The SPARK Institute has issued a “Compliance Alert” regarding potential disclosure problems and fiduciary issues for retirement plan sponsors and certain providers of plan investment options, said Larry Goldbrum, General Counsel. The Institute also announced that it has begun an initiative to help address the disclosure issues.
“Under the Department of Labor’s (“DOL”) participant disclosure regulations, plan sponsors are required to provide participants with information about all of their plans’ investment options in a single chart or similar format to facilitate the comparison of each option offered under the plans,” Goldbrum said.
“However, many investment managers and providers of non-registered investments, such as bank collective funds, separately managed accounts and annuities, may be surprised that they will have to make significant new information available in order for plan sponsors to comply with the new regulations.”
“Some non-registered investment providers may not have the information readily available, and developing the information and cost-effective methods for providing it to plan sponsors and plan record keepers could be complex and time consuming.” Goldbrum added. The Compliance Alert is posted on The SPARK Institute website.
Goldbrum noted that plan sponsors face potentially significant fiduciary issues if an investment provider is unable or unwilling to provide the information that the plan needs in order to comply with the rule. “Plan sponsors should act now to ensure that their non-registered investment providers are preparing the information needed,” he stressed.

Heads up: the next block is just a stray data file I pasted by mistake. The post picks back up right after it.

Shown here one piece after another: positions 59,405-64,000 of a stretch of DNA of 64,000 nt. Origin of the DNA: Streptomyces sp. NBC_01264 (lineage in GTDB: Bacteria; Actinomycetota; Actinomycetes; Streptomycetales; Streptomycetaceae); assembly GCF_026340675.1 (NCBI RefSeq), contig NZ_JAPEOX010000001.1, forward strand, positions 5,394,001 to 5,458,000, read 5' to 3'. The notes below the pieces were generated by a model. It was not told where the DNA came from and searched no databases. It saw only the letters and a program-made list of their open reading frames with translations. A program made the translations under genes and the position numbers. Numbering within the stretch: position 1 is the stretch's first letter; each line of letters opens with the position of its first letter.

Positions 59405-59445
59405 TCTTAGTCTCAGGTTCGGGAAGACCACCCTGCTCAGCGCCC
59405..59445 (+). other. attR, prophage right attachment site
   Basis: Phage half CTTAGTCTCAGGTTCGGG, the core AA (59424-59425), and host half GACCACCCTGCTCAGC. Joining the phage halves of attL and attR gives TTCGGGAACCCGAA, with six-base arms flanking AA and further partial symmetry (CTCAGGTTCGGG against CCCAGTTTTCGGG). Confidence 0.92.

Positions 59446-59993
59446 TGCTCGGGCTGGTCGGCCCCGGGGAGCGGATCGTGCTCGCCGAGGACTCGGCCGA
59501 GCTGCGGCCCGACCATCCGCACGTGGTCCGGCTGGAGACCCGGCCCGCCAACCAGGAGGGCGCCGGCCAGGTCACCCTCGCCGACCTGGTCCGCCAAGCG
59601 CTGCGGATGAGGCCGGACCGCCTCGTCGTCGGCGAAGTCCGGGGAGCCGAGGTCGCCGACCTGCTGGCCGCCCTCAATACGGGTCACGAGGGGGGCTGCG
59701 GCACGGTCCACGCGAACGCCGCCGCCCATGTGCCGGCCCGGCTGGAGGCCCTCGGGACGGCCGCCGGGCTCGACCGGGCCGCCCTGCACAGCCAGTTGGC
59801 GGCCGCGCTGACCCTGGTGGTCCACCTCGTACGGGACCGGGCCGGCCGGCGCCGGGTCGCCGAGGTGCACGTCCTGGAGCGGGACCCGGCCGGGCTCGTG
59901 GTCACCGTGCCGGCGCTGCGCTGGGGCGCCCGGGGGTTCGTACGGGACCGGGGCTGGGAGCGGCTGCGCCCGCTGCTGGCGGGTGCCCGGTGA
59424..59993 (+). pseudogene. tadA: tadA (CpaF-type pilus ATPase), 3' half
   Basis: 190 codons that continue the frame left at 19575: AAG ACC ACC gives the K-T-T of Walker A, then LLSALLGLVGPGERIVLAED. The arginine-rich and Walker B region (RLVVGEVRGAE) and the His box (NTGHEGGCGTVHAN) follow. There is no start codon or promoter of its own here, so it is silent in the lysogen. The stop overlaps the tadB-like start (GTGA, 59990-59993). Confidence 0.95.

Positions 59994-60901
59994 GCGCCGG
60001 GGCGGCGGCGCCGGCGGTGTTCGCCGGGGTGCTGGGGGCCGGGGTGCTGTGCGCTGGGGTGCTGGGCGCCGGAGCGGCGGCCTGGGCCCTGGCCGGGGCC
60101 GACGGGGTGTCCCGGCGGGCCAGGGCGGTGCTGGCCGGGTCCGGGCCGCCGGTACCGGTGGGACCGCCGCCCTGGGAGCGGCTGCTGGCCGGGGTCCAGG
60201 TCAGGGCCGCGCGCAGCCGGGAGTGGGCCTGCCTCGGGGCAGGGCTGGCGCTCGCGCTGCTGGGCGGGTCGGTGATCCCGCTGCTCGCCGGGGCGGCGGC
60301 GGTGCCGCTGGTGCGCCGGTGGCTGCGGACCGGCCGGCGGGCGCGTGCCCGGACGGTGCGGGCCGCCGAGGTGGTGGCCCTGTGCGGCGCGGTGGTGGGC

“Although the regulation states that plan sponsors can rely on the information provided to them by a third party, one has to question the prudence and soundness of a decision to continue offering a fund that is unwilling or unable to provide information that the DOL has stated should be provided to participants,” he said.
As a result, Goldbrum said plan sponsors may be put in the position of having to drop an investment option if the investment provider cannot supply the information that is required. The SPARK Institute has begun a new initiative to develop data standards for retirement plan record keepers and non-registered investment fund providers to enable them to electronically share information with each other and with existing investment information aggregators.
“We are leveraging the experience and expertise we have from developing information sharing standards for 403(b) plans and lifetime income solutions to identify that data that should be shared and establish the formats and protocol for sharing it,” Goldbrum said.
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